Once under way on the first night of the tour, Wilco's Jeff Tweedy had some laughs with the crowd. When someone yelled, "Duke sucks," Tweedy shrugged, and said, sheepishly, "Yeah, except if we're playing at Duke, right?" Then he acknowledged the rivalry, "I know that's blasphemy here, but hey, we're on your side ... Think that's all I'm gonna say tonight."
It wasn't all, though, as Wilco moved through crowd-pleasers exemplifying their accessibility, both as people and in their songs' directness. In an age of new music, electronic or otherwise, Wilco is grounded in traditional music, the absence of many technological gee gaws apparent on stage. The band's immense success with rough pop and shot-to-the-heartbreak lyrics comes accented by the swells and noisy explosions of guitarist Nels Cline, whose short hair rises in shocks that make him look more like Ivan Lendl than an avant-rock musician.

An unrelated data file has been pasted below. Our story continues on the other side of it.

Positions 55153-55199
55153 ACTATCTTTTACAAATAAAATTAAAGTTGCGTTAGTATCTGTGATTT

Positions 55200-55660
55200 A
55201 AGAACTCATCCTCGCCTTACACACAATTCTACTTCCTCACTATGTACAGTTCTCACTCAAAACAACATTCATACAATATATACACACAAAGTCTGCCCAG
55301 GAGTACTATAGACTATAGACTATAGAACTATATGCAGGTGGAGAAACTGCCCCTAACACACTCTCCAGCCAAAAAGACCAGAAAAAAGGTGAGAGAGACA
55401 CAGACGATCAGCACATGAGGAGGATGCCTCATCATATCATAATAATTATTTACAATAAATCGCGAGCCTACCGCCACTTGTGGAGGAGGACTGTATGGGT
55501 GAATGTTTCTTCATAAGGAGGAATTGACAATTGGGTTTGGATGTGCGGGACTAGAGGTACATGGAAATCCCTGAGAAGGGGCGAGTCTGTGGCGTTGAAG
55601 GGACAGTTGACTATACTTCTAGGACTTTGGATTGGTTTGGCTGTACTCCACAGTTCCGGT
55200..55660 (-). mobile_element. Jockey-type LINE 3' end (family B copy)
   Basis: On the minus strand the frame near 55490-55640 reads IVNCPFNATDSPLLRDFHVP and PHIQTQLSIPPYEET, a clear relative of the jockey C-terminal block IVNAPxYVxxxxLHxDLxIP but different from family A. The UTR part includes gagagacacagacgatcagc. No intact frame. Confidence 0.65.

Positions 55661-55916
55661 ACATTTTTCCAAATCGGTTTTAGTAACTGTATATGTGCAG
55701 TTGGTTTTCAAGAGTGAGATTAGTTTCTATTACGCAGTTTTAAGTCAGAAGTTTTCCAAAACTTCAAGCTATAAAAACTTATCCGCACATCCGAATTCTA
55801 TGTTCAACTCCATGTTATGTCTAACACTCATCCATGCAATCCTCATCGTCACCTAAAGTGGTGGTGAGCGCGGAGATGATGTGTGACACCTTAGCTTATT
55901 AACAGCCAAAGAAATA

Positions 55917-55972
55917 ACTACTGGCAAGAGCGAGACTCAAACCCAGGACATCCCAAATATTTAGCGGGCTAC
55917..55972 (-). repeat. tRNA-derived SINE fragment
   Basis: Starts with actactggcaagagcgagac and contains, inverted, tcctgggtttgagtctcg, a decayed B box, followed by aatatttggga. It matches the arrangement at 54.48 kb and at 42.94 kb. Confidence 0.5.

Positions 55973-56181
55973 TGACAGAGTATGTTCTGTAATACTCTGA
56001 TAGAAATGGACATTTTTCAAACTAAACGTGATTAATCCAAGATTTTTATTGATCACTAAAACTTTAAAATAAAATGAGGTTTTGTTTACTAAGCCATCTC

The connection between the band and its fans was reflected best in the eyes of a toddler from the audience who Tweedy held above his head on stage. while she sang all the words to a song. "I remember you from Asheville. Well, I'm glad you still like us," he said.
As artificial mist rose past the balcony along with the band's notes, to the blue ceiling, Tweedy joked about rock volume's effects on her tender ears (accentuated in the hall's astounding acoustics) by praising the young fan's ear plugs, "That's good, because you've only got a few years of hearing left."